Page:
J. Scott Applewhite / AP

House Speaker Paul Ryan says the House Republican lawsuit against Obamacare's cost-sharing reduction subsidies will go forward, but that the Trump administration can use its "discretion" to keep paying the subsidies until the lawsuit is resolved. "We don't want to drop the lawsuit because we believe in the separation of powers," Ryan told reporters this morning at his weekly press briefing.

Why it matters: Insurers say they need those payments — which cover subsidies for low-income Obamacare customers — to stay in the marketplaces for next year. Ryan said that's up to the Trump administration: "While the lawsuit is being litigated, then the administration funds these benefits. That's how they've been doing it, and I don't see any change in that."

When might that change? Ryan said it could take "months." The Trump administration still has to decide whether to stop fighting the lawsuit. The ideal way to address the payments, Ryan said, is "to repeal and replace Obamacare, and have that transition occur where these markets are stabilized." And where is that? Nowhere, per Jonathan Swan.

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Ford names James Farley as new CEO amid ongoing turnaround effort

James Hackett, left, is retiring as Ford CEO. Jim Farley, right, takes over Oct. 1. Photo: Ford

Ford announced Tuesday that James Farley will take over as its next CEO, replacing James Hackett, 65, who is retiring after three years in the job.

Why it matters: It leaves Farley to complete the company's ongoing turnaround effort. The transition will be that much harder as the industry tries to navigate the coronavirus-induced economic slowdown which shuttered Ford plants for two months on the eve of some of its most important vehicle launches.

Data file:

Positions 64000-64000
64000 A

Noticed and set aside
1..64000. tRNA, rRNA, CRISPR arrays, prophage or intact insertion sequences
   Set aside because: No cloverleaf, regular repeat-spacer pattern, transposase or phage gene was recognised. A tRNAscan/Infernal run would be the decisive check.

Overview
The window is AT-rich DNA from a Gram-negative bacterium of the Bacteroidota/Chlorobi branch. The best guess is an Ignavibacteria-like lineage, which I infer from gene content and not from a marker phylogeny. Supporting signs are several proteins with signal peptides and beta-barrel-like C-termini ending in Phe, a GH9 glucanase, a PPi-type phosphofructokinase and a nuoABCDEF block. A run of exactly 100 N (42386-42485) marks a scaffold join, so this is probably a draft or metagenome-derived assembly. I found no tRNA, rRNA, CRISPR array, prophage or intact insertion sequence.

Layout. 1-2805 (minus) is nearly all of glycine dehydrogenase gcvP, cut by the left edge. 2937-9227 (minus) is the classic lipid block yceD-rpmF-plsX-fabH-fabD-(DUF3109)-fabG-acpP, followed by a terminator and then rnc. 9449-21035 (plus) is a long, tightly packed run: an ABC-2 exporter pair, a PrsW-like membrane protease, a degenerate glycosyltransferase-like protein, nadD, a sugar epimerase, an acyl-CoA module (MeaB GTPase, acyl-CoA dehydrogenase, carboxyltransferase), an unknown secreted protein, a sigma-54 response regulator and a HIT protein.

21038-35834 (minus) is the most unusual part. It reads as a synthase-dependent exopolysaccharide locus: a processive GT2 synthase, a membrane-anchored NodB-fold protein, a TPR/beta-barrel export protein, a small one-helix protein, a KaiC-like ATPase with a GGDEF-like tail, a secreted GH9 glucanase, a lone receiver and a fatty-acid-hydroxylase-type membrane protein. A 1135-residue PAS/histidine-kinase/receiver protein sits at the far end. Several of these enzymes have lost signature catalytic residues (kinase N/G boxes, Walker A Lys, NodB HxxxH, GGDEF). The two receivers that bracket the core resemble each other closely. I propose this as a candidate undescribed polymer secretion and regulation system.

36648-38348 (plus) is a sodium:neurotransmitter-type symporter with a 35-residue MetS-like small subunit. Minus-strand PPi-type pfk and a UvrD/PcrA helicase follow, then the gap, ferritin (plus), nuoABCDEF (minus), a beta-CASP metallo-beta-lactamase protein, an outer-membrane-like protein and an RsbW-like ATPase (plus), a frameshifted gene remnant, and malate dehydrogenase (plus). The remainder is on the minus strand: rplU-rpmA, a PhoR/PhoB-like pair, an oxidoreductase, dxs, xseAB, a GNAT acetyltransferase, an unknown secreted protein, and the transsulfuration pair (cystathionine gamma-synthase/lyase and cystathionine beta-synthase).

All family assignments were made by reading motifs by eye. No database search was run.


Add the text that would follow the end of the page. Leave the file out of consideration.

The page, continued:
Updated 3 hours ago - Politics & Policy

Watch the full "Axios on HBO" interview with President Trump

In this episode of “Axios on HBO”, President Trump discusses his handling of the coronavirus pandemic, the upcoming election and much more with National Political Correspondent Jonathan Swan.

The interview was filmed on Tuesday, July 28 and aired Monday, Aug. 3 on HBO.

Mergers and acquisitions make a comeback

Illustration: Sarah Grillo/Axios

A slew of high-profile headlines led by Microsoft's expected acquisition of social media video app TikTok helped bring the Nasdaq to another record high on Monday.

Why it matters: The mergers-and-acquisitions market looks like it's bouncing back, joining the revived credit and equity markets as well as the market for new public companies through IPOs and special purpose acquisition companies (SPACs).